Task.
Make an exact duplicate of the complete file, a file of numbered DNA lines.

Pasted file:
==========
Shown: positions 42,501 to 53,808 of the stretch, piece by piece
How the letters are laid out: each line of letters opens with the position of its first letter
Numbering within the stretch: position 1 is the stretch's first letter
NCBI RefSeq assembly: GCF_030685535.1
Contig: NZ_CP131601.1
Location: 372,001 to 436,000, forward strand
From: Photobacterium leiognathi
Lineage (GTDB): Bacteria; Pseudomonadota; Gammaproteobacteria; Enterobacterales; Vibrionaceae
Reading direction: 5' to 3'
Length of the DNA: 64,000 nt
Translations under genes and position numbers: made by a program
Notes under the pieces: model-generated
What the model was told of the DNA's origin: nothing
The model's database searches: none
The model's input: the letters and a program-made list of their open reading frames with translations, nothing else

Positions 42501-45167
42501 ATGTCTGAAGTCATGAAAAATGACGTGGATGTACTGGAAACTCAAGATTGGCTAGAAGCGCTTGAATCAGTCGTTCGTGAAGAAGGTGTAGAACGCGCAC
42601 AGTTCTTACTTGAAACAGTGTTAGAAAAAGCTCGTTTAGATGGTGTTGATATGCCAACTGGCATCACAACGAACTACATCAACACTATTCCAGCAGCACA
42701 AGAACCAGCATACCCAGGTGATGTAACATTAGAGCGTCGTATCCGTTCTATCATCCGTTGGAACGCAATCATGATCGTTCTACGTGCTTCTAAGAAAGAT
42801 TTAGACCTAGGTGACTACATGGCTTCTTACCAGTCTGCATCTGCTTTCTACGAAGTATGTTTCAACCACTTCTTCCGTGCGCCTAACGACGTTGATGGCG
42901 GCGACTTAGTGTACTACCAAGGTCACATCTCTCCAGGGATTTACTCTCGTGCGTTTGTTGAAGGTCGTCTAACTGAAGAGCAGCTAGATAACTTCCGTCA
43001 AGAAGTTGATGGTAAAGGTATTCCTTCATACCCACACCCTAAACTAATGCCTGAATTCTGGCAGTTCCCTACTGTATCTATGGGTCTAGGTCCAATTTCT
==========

Shown: positions 42,501 to 53,808 of the stretch, piece by piece
How the letters are laid out: each line of letters opens with the position of its first letter
Numbering within the stretch: position 1 is the stretch's first letter
NCBI RefSeq assembly: GCF_030685535.1
Contig: NZ_CP131601.1
Location: 372,001 to 436,000, forward strand
From: Photobacterium leiognathi
Lineage (GTDB): Bacteria; Pseudomonadota; Gammaproteobacteria; Enterobacterales; Vibrionaceae
Reading direction: 5' to 3'
Length of the DNA: 64,000 nt
Translations under genes and position numbers: made by a program
Notes under the pieces: model-generated
What the model was told of the DNA's origin: nothing
The model's database searches: none
The model's input: the letters and a program-made list of their open reading frames with translations, nothing else

Positions 42501-45167
42501 ATGTCTGAAGTCATGAAAAATGACGTGGATGTACTGGAAACTCAAGATTGGCTAGAAGCGCTTGAATCAGTCGTTCGTGAAGAAGGTGTAGAACGCGCAC
42601 AGTTCTTACTTGAAACAGTGTTAGAAAAAGCTCGTTTAGATGGTGTTGATATGCCAACTGGCATCACAACGAACTACATCAACACTATTCCAGCAGCACA
42701 AGAACCAGCATACCCAGGTGATGTAACATTAGAGCGTCGTATCCGTTCTATCATCCGTTGGAACGCAATCATGATCGTTCTACGTGCTTCTAAGAAAGAT
42801 TTAGACCTAGGTGACTACATGGCTTCTTACCAGTCTGCATCTGCTTTCTACGAAGTATGTTTCAACCACTTCTTCCGTGCGCCTAACGACGTTGATGGCG
42901 GCGACTTAGTGTACTACCAAGGTCACATCTCTCCAGGGATTTACTCTCGTGCGTTTGTTGAAGGTCGTCTAACTGAAGAGCAGCTAGATAACTTCCGTCA
43001 AGAAGTTGATGGTAAAGGTATTCCTTCATACCCACACCCTAAACTAATGCCTGAATTCTGGCAGTTCCCTACTGTATCTATGGGTCTAGGTCCAATTTCT